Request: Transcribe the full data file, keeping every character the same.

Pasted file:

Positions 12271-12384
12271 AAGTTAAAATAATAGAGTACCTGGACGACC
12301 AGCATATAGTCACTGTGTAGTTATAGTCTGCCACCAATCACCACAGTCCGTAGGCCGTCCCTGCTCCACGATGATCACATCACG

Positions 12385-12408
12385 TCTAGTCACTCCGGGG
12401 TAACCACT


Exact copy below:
Positions 12271-12384
12271 AAGTTAAAATAATAGAGTACCTGGACGACC
12301 AGCATATAGTCACTGTGTAGTTATAGTCTGCCACCAATCACCACAGTCCGTAGGCCGTCCCTGCTCCACGATGATCACATCACG

Positions 12385-12408
12385 TCTAGTCACTCCGGGG
12401 TAACCACT